Embedded

Embedded

By: NPR

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5.0 (2149 ratings)

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Hosted by Kelly McEvers, Embedded takes a story from the news and goes deep. What does it feel like for a father in El Salvador to lie to his daughter about the bodies he saw in the street that day? What does it feel like for a nurse from rural Indiana to shoot up a powerful prescription opioid? Embedded (EMBD) takes you to where they're happening.

Hot Episode Picks

The School

06/11/2016

40:55

It's happening all across the country, for complicated reasons: Schools are closing. And this is disproportionately affecting poor, black students. Shereen Marisol Meraji and Chris Benderev go to Wilkinsburg, Pennsylvania to ask kids, parents, and teachers what it's like when the neighborhood school that's been there for more than a century is about to shut down. Follow Kelly McEvers @KellyMcEvers, Shereen Marisol Meraji @RadioMirage, and Chris Benderev @cbndrv. Email us at Embedded@npr.org.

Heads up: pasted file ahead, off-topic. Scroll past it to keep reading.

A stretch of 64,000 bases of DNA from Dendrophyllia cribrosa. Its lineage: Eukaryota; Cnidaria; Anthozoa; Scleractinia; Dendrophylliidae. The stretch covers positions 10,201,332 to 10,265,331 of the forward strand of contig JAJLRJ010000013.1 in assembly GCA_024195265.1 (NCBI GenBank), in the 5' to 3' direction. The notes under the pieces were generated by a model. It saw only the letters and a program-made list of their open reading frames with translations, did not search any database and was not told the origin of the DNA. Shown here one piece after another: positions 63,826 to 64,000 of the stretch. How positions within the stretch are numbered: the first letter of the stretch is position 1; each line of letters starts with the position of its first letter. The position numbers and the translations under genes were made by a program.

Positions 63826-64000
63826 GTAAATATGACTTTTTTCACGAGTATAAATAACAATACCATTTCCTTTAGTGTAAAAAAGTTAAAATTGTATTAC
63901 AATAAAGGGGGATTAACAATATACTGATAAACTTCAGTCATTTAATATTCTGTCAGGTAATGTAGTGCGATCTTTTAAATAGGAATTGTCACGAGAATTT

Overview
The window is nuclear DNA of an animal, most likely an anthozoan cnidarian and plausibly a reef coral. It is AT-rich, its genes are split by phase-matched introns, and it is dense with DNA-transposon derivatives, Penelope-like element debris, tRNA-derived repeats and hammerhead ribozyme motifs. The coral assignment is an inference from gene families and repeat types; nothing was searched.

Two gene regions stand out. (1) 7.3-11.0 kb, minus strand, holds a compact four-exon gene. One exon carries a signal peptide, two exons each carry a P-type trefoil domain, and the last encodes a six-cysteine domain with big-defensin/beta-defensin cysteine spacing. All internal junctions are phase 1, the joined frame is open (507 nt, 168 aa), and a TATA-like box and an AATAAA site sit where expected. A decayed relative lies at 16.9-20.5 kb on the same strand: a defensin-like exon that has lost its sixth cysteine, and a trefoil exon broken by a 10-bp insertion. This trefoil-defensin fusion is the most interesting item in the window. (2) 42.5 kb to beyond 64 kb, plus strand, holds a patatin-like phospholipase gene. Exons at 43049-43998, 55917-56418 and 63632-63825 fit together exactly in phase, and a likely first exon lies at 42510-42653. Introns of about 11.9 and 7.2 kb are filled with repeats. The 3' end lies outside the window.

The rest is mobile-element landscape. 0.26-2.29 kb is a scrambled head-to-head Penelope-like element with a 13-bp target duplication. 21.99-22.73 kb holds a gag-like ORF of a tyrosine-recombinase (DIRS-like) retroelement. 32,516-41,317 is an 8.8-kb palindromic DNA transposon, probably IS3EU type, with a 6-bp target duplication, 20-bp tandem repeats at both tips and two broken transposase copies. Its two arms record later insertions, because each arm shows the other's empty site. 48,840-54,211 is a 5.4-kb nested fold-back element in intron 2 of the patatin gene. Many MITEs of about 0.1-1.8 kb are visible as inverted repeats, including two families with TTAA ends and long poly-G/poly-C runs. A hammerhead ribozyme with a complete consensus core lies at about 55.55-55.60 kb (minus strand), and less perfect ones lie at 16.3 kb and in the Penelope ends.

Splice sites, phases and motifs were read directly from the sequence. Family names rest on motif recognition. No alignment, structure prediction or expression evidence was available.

The House

03/31/2016

34:42

Meet the people inside a house at the center of an HIV outbreak in Indiana. Find Kelly McEvers on Twitter @kellymcevers. Email us at embedded@npr.org.

Recent Episodes

The Hearing

11/01/2018

34:06

This is a story about who is allowed to vote... and who is not. In Florida, the ultimate swing state, 1.5 million people cannot vote, because they have a past felony on their record. And there is one way to try and get that right back: Ask the governor directly.

The Waiver

07/04/2018

35:06

President Trump's travel ban has been upheld by the Supreme Court. People from the seven banned countries can still come to the U.S. if they get a special "waiver." So far, few people have gotten them. We follow one Yemeni family as they try to get a waiver to escape a civil war. Supreme Court audio in this episode comes from Oyez.

The Red Line

06/27/2018

37:12

From 2011-2013, Kelly covered the war in Syria, where people would ask, "Why won't the U.S. intervene?" Then came a chemical attack, ordered by Syrian President Bashar al-Assad, that killed more than 1,000 people, and the U.S. almost intervened, but didn't. Now, a new book tells why.